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  • stone bollards

    Growing up in Seattle I saw lots of bollards on the waterways, but they were all cast metal. In Ireland I saw these stone bollards, on a small pier on Dunmanus Bay in County Cork. I wondered how they are made. Chiseled by a mason freehand? It's seems unlikely that they were put between lathe centers, but I don't know.

    Any ideas?



    Allan Ostling

    Phoenix, Arizona

  • #2
    You gotta love the Irish..

    No doubt the Irish will have a colourful yarn or two to explain
    Ken.

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    • #3
      initially misread your title as "stone bollocks".......

      1601

      Keep eye on ball.
      Hashim Khan

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      • #4
        To bad you couldn't have removed that raggedy rope so you could have take a better picture
        Glen
        Been there, probably broke it, doing that!
        I am not a lawyer, and never played one on TV!
        All the usual and standard disclaimers apply. Do not try this at home, use only as directed, No warranties express or implied, for the intended use or the suggested uses, Wear safety glasses, closed course, professionals only

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        • #5
          Chances are they were cut "freehand". I've been quite involved with stone masons and stone cutting over the last 2-3 years and it would amaze you how well they can create curving planes, not just once but repeatedly so that a series of stones fit together. Wide use is made of templates cut out of thin tinplate.
          However lathes are commonly used for cutting stone cylinders and indeed any other turned shape, finials etc. I know these lathes existed at least as far back as the mid 18th century for producing columns. I have in my garden a granite table and stools all the components for which have been turned from blocks of granite, the table column is 28" high by 12" dia the table top is a disc of approx 40" dia. With granite I'm sure the cutting is actually a grinding process but softer stones are cut with carbide tooling.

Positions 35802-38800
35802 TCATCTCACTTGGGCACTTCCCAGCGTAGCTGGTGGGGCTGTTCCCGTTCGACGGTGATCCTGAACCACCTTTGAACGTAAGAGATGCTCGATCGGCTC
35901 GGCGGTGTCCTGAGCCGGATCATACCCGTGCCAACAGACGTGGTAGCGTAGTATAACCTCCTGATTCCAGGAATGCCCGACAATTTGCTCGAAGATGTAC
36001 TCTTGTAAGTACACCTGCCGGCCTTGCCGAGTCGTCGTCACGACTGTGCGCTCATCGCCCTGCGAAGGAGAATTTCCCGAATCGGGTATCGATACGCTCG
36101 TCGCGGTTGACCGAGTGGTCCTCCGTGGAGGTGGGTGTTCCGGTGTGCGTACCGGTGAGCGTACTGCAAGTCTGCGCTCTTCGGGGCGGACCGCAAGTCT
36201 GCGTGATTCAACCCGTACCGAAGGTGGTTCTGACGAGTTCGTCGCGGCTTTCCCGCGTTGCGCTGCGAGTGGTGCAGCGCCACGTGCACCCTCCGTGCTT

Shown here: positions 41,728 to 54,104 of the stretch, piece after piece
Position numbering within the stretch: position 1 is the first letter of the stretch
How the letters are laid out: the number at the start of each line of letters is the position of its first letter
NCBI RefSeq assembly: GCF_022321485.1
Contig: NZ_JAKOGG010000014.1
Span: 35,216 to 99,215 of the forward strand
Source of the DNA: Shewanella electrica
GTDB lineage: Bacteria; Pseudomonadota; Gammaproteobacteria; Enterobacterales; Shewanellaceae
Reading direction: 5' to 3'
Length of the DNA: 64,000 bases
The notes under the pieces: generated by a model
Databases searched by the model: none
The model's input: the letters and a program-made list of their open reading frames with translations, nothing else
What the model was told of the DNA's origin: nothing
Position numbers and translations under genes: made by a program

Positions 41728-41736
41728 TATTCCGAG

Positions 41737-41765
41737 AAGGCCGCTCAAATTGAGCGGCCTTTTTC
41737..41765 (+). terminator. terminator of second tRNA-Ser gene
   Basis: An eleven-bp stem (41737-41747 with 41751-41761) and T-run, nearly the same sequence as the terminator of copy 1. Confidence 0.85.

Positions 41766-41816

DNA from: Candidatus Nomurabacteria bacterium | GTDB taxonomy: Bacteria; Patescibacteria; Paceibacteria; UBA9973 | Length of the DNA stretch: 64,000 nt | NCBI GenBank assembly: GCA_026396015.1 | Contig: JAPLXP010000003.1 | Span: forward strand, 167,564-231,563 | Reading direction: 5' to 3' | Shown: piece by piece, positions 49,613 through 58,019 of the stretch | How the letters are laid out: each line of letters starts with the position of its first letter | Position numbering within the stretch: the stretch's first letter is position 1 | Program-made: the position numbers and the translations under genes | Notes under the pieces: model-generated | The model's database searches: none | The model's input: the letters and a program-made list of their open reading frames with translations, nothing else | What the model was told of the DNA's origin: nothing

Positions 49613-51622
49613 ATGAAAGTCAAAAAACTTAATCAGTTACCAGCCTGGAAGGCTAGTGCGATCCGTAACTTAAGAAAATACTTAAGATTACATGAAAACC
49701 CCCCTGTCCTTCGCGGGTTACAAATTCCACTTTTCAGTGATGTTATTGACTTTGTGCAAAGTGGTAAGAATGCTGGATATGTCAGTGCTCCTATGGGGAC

West Sussex UK

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          • #6
            Here is the book that will explain it all it is part of 4 volumes om turning and the machines needed to do it. This list the stone masons equipment along with other odd things turned and with the use of abrasives. I have the set of books they are quite interesting. In the info that was assembled by the family that made the equipment and wrote the books.
            http://www.astragalpress.com/holtzap...oodturning.htm

            They were being sold here at greatly reduced prices.http://www.edwardrhamilton.com/
            They have books on subjects that you didn't know know they needed books on LOL.
            Glen
            Been there, probably broke it, doing that!
            I am not a lawyer, and never played one on TV!
            All the usual and standard disclaimers apply. Do not try this at home, use only as directed, No warranties express or implied, for the intended use or the suggested uses, Wear safety glasses, closed course, professionals only

            Comment

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